5. “Io E Il Tempo (Demo Version)” – demo of “Io E Il Tempo” suite (its final version was released in 1992 on “Io E Il Tempo” album) isn’t much different from album’s final version and I don’t see too much sense in including it on this compilation, but for newcomers it’s surely another highlight here. Tons of analog keyboards, fuzzed guitars in the background and often screamy vocals, all of it and much more is here for you!

6. “L’ultimo Viaggio (Swing Version)” – short excerpt from “L’ultimo Viaggio” mini epic (originally on “L’ultimo Viaggio”, 1988) re-recorded as some kind of swing/light-jazz instrumental. Sounds odd, but in fact it’s really entertaining. Walter’s piano is very joyful and up-tempo all the way through, but my favorite part is harmonium solo, not an usual instrument in prog-rock world.

7. “Cattivi Pensieri (Live Version)” – live recordings unfortunately don’t sound too good here. Most of the time mix is just too noisy, synthesizers too loud and high-pitched, while the guitar is too heavy and almost overshadows Pini’s keyboard work. But I suppose all of these flaws are caused by poor recording devices used on this particular concert. Anyway “Cattivi Pensieri” live sounds much more metallic than original placed on band’s debut. Sound quality is muddled, by you can clearly hear Alex Camaiti’s hard edged guitar riffing. It’s not that bad, but prefer original by far.

8. “La Tua Morte Parla (Live Version)” – I didn’t like original version included on Nuova Era’s debut and I don’t like it here even more. Such raw-sounding version of this over-experimental track is big tast of patience even for such long-time prog-rock lovers like me. 10-minutes of very noisy half-baked solos, sound effects, rough vocals and non-melodic synth passages. Was it unsuccessful attempt on Banco Del Mutuo Soccorso or King Crimson style of prog? I don’t know, but I’m sure that it’s just not the style of these guys, they should stick to mix of melodic RPI and ELPish keyboard-driven symphonic music as they usually do. BTW, why did they directly steal sound collage “E5150″ recorded by Black Sabbath and incorporate as intro to “La Tua Morte Parla”? It really sound almost the same!

9. “Epilogo (Live Version)” – my favorite live recording. Not as noisy as previous two. “Epilogo” is a well-written prog song, led by passionate vocals and atmospheric organ waves. Guitar/synthesizer interludes in the second part of the song sounds very interesting for me too.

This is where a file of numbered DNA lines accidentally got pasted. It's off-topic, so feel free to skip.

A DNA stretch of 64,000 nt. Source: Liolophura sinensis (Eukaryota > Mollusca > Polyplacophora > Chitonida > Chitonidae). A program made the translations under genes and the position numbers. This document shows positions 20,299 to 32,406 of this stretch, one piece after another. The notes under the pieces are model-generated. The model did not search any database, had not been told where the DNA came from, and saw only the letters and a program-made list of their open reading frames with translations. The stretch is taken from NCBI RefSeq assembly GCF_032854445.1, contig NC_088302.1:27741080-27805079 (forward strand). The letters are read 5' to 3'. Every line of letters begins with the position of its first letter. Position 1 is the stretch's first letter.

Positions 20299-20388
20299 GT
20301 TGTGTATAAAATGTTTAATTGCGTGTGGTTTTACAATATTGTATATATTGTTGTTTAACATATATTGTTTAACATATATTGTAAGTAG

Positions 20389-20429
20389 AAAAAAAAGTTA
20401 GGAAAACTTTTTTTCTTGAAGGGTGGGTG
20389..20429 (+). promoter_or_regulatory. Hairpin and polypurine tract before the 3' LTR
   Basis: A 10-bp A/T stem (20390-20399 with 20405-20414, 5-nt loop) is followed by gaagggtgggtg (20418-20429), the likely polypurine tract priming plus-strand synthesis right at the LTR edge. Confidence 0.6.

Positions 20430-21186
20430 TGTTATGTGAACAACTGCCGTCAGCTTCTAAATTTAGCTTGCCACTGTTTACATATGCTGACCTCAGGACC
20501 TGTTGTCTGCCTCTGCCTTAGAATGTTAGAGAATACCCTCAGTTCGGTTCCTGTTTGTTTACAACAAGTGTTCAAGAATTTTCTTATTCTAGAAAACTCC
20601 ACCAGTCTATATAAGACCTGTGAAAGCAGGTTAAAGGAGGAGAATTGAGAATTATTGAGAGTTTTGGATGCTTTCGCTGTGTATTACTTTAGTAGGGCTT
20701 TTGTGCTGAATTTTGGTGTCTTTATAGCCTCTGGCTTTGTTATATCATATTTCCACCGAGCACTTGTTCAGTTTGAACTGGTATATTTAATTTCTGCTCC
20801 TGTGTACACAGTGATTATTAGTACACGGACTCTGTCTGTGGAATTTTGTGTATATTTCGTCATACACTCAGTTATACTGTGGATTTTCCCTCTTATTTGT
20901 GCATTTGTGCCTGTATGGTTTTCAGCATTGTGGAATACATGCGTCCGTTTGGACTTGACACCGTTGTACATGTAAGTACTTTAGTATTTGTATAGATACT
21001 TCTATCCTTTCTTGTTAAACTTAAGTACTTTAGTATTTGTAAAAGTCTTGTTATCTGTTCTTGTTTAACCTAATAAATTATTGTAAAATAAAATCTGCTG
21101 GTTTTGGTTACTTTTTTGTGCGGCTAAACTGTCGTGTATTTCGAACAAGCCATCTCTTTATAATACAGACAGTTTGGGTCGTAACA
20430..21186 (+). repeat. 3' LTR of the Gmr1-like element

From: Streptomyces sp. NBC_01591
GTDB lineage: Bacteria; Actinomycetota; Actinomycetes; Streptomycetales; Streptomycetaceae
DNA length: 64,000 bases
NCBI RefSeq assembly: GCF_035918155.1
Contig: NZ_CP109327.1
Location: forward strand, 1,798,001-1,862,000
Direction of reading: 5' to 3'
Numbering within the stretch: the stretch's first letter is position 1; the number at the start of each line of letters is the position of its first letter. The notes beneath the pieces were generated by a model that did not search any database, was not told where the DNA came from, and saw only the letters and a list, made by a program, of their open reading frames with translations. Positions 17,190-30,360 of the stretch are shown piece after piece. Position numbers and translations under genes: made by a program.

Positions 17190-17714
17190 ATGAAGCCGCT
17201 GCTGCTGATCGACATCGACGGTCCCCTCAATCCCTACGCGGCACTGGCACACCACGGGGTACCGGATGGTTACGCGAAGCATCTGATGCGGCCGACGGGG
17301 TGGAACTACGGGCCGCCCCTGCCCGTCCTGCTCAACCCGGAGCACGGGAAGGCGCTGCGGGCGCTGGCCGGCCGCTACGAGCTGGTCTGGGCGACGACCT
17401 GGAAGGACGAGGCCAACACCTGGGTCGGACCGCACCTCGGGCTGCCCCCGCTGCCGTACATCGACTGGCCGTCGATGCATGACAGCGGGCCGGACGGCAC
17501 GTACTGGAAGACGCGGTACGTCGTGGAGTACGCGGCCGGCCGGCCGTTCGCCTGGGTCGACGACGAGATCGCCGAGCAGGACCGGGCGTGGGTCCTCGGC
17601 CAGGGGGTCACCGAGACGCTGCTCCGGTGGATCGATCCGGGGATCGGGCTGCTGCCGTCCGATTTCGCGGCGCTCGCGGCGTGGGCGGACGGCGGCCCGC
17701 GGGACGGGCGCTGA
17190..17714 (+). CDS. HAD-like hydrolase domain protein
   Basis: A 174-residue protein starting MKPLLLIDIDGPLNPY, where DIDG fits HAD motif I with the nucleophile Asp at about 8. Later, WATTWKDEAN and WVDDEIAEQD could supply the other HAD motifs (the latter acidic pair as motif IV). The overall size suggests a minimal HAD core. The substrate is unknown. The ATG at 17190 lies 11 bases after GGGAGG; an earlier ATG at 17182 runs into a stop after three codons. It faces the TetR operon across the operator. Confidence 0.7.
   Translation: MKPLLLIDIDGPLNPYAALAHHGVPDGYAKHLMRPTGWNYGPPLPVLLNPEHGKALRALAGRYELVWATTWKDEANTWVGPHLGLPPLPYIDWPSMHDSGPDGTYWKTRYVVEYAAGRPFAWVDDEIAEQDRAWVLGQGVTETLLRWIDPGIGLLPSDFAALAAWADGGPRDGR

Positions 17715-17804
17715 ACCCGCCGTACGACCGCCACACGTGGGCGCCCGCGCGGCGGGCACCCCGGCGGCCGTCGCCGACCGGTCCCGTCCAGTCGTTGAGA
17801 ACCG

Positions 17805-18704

“Nuova Era” compilation can be considered as a very good album for people who wish to start exploring this band’s music. I’m sure that it will give them quite clear presentation of Nuova Era’s style and convince them to check their studio releases as well. In general it’s recommended for Italian prog-rock fans and keyboard-drenched symphonic prog aficionados who also like such bands like ELP, Trace or Refugee. If you like this music you should also check another band from Italy called Taproban. There are many similarities between Nuova Era and Taproban.

Best tracks: “Lasciate Ogni Speranza…Voi Ch’entrate”, “Canto VII” & “Dopo L’infinito (Remake Version)”


1. Lasciate Ogni Speranza…Voi Ch’entrate (Inferno) (6:17)
2. Canto VII (Purgatorio) (6:41)
3. Canto II (Paradiso) (6:22)
4. Dopo L’infinito (Remake Version) (17:45)
5. Io E Il Tempo (Demo Version) (14:28)
6. L’ultimo Viaggio (Swing Version) (3:54)
7. Cattivi Pensieri (Live Version) (6:33)
8. La Tua Morte Parla (Live Version) (10:33)
9. Epilogo (Live Version) (3:04)


* Walter Pini / Hammond organ, piano & synthesizers (all tracks)
* Guglielmo Mariotti / bass (tracks 1-3), guitar (tracks 2-3)
* Davide Guidoni / drums (tracks 1-3)
* Riccardo Vello / vocals (track 4)
* Claudio Rovai / bass (track 4)
* Alex Camaiti / vocals & guitar (tracks 5 & 7-9)
* Enrico Giordani / bass (tracks 5 – 9)
* Gianluca Lavacchi / drums (tracks 4-9)
* Ivan Pini / words (tracks 4-5)
+ Alessandro Papotto / saxophone (track 1)
* Salvo Lazzara / electric guitar (track 2)